Phoebe: The recent “zero trash” movement is very really inspirational and I really admire those practitioners. It is so hard to produce less trash as we are just so used to convenience, not to mention to also remember reusing and recycling things.
How do you endeavour to embrace simplicity in your life?
Phoebe: I try my best to reduce the amount of trash I produce by first buying less unnecessary items and avoid buying over-packaged or processed food.
Shannon: Really consider any new piece you want to bring into your home. Think about whether you truly love something and how it will serve a purpose to you. When you don’t have as much ‘stuff’ you realise how much you don’t actually need it. Less time spent cleaning and organising and more time for living!
Jess: Buy less and get rid of excess regularly. Make sure I do not over-commit myself to too many things and have enough me time. Spend less time on my laptop, my phone and social media, especially when I’m not working…it’s not easy but I’m trying!
Do you have any daily rituals? What do they mean to you?
Phoebe: If there is one thing I never fail to do every day is to cuddle my partner in the morning for 10-30 minutes when we just wake up. It recharges both of us so much that we get up feeling energetic, optimistic and ready for the day.
Shannon: I enjoy waking up earlier than I need to before work and taking time to slowly get ready and set myself up for a good day. The thought of rushing is not appealing to me. I like to take my time, have a nice breakfast and enjoy the quite. I also am partial for a daily coffee, just going to the local cafe is such a joy for me. I am trying to cut down though!
Jess: I always make sure I take my make up off, cleanse my face properly, have a hot shower and a cup of tea at the end of the day to unwind. I love feeling clean and fresh from head to toe when I slip into bed.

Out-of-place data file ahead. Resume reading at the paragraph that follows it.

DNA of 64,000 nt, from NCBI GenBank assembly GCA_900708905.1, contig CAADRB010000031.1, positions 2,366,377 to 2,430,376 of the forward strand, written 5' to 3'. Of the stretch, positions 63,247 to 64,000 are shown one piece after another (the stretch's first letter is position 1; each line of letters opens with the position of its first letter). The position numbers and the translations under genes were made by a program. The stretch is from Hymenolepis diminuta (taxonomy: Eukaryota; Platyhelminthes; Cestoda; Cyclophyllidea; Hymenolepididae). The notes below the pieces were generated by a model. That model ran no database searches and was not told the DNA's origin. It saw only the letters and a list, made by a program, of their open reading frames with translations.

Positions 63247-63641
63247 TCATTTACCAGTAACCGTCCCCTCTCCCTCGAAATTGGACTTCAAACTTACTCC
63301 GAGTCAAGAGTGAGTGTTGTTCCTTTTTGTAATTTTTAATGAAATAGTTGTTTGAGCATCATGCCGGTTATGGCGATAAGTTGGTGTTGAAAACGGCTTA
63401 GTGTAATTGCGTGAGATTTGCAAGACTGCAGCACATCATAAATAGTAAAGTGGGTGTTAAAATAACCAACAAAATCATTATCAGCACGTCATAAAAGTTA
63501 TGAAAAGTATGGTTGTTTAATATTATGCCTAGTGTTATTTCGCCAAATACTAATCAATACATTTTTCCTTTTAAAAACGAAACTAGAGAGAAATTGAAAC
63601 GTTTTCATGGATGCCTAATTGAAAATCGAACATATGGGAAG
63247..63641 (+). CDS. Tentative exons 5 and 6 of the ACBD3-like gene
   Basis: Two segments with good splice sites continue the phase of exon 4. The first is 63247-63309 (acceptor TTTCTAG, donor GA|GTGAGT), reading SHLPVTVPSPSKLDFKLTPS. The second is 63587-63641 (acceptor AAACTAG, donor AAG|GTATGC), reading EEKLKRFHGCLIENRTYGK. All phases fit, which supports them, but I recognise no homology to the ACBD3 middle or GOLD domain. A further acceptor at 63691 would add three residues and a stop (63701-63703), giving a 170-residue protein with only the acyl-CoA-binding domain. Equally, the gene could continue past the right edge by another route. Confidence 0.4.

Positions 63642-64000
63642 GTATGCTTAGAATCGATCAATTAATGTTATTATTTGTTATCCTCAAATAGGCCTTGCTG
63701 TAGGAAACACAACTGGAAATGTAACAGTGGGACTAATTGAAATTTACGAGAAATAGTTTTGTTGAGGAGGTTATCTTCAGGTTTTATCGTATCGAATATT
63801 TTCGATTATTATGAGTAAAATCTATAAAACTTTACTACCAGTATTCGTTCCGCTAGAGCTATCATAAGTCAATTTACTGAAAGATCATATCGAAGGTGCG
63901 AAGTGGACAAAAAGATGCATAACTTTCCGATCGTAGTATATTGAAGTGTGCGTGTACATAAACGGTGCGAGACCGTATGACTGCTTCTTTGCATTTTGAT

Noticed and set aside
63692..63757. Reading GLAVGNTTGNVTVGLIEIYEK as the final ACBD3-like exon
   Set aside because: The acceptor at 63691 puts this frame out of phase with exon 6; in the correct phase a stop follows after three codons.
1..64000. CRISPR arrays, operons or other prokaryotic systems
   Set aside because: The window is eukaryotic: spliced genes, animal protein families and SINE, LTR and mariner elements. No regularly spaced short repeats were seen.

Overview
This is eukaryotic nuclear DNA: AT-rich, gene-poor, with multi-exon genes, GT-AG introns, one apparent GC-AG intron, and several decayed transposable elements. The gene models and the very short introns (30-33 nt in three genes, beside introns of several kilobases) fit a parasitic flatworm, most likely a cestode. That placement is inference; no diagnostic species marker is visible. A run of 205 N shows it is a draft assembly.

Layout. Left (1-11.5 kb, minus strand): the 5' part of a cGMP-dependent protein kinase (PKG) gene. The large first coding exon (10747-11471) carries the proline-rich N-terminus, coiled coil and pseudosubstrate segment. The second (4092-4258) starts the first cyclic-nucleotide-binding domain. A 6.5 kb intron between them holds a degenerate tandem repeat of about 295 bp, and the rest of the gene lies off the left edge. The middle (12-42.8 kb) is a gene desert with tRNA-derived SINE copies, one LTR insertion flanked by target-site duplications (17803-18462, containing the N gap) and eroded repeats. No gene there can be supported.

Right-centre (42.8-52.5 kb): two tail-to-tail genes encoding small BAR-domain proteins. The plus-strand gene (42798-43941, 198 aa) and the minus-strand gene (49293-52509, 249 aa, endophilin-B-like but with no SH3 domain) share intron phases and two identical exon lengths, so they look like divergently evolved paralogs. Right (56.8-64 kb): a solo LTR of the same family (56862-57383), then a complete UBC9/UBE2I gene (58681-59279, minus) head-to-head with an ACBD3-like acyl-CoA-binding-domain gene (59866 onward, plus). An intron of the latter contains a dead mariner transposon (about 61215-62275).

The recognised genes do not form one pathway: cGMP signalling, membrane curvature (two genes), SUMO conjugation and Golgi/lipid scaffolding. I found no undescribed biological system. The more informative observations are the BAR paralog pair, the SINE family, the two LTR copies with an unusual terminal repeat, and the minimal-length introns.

How do you create thoughtful and inspiring spaces to live and work in? What are your essentials?
The ettitude team: By decluttering and having a clean workspace. It helps us to focus and be productive. We like a space with a good balance or work and play areas, we like how our current office has little nooks where you can have a bit of me-time, clear your mind or just to have a power nap.
At home, we just like to feel cozy, relax and be surrounded by things that make us feel like home, a comfortable bed is essential! A lightly scented candle or a home fragrance also adds a good final touch.
What is your most treasured possession?
Phoebe: I don’t take possessions too seriously. The only things I can’t live without are my computer and my mobile phone as I need those for work and communication, but they are not my most treasured things. I treasure the most all the good experiences and memories I have with my family, friends, loved ones - those are priceless.
Shannon: Jewellery pieces that have been handed down to me by relatives or something I received to celebrate something or that friends have made for me.
Jess: Travel photos. Photos with friends and families. Handwritten love notes and cards. Jewellery my mom and grandma passed down to me.
What is the best piece of advice you’ve received?
Phoebe: You will destroy your happiness if you start to compare with others.
Shannon: Write down anything that is bothering you and then throw it away or delete. Sometimes just getting it out makes something less significant and stressful.
Jess: If you don’t ask, the answer will always be no.
Who or what is your creative muse or iconic visionary?
We like to take inspirations from the nature, the ocean, different landscapes…and we spend a lot of time on Pinterest! We’re obsessed with pastels at the moment.
What are you currently:
Listening to: Radical Self-Acceptance (audio book)
Watching: Black Mirror season 2
Reading: How Proust Can Change Your Life
Learning: Advanced Excel
Listening to: D.D Dumbo, Fleetwood Mac, Ben Wright Smith and Lisa Mitchell
Watching: Gilmore Girls
Reading: Re-reading Picnic at Hanging Rock by Joan Lindsay
Learning: Sewing lessons and constantly learning how to keep houseplants alive
Listening to: 22, A Million by Bon Iver, Audio TEDTalks
Reading: Several Short Sentences About Writing